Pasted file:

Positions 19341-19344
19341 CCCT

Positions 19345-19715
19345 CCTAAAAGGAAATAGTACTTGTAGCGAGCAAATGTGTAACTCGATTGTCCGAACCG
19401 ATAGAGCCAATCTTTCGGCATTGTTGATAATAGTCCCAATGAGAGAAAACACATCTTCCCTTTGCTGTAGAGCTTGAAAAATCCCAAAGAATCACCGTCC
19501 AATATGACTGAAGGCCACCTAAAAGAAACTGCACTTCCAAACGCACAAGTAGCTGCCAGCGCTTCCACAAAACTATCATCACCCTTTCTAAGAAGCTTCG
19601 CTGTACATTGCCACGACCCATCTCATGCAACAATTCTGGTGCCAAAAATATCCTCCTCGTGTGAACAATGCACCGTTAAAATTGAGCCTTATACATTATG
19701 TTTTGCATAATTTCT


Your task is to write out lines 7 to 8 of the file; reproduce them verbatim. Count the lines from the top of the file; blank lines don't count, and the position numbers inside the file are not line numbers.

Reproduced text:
19601 CTGTACATTGCCACGACCCATCTCATGCAACAATTCTGGTGCCAAAAATATCCTCCTCGTGTGAACAATGCACCGTTAAAATTGAGCCTTATACATTATG
19701 TTTTGCATAATTTCT